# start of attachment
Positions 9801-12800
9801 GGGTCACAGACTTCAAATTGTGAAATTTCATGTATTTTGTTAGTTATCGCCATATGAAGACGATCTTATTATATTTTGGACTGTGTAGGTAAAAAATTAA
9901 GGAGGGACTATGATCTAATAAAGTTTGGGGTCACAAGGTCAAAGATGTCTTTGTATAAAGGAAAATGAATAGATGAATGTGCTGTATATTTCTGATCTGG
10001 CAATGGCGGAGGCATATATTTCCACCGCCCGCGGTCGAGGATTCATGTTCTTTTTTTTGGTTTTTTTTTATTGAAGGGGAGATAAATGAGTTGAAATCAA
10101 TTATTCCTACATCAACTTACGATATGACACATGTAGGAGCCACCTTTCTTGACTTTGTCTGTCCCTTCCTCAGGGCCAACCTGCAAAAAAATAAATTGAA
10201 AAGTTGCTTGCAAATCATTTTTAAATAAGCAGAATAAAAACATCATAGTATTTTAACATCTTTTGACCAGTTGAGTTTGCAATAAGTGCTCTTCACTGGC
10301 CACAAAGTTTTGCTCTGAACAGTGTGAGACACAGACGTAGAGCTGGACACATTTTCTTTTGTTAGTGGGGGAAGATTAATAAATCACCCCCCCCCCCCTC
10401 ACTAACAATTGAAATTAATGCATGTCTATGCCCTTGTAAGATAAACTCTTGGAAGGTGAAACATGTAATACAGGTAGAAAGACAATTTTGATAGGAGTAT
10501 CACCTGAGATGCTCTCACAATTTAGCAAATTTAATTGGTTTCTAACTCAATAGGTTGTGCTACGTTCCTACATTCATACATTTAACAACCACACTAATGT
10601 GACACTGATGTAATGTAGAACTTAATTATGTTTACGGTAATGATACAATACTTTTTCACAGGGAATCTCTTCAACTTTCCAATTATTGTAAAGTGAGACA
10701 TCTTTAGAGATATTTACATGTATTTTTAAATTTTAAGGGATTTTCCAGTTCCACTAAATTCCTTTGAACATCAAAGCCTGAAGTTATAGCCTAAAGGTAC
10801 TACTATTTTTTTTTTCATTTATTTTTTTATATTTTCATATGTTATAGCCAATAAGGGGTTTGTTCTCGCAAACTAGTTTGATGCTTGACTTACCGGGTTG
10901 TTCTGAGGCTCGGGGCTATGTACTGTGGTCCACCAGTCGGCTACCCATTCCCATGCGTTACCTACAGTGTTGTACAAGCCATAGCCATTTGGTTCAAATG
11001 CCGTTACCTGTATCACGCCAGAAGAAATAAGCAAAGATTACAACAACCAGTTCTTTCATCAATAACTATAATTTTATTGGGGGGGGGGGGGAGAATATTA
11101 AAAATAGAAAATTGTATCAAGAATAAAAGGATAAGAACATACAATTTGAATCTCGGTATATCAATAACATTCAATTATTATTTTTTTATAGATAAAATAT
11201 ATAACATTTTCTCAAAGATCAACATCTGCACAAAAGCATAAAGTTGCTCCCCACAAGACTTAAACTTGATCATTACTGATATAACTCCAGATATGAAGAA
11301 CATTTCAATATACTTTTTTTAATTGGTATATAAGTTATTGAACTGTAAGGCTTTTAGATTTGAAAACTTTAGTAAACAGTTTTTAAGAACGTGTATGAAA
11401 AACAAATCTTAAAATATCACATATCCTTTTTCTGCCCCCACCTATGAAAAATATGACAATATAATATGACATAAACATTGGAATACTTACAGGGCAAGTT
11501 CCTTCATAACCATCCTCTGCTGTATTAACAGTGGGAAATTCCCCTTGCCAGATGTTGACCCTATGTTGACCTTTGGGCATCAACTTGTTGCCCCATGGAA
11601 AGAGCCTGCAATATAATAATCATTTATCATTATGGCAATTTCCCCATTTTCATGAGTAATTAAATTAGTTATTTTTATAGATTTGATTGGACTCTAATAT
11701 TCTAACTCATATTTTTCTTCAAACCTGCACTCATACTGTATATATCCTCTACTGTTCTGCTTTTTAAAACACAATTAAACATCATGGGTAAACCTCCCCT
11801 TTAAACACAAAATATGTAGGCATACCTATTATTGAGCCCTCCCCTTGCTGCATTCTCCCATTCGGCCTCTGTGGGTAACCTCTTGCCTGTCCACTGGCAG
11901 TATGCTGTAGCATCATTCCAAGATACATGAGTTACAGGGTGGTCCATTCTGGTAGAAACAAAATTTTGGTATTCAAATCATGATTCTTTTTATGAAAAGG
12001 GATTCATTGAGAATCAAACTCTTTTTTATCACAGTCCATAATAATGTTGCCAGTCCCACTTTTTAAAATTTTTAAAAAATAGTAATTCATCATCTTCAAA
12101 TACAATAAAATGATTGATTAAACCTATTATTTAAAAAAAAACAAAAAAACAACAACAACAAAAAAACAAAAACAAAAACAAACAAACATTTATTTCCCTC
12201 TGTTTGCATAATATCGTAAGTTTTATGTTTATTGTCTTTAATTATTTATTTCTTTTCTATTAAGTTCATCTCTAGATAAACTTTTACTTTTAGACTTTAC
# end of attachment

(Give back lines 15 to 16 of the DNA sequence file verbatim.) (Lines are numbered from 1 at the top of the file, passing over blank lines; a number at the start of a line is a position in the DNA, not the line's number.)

11101 AAAATAGAAAATTGTATCAAGAATAAAAGGATAAGAACATACAATTTGAATCTCGGTATATCAATAACATTCAATTATTATTTTTTTATAGATAAAATAT
11201 ATAACATTTTCTCAAAGATCAACATCTGCACAAAAGCATAAAGTTGCTCCCCACAAGACTTAAACTTGATCATTACTGATATAACTCCAGATATGAAGAA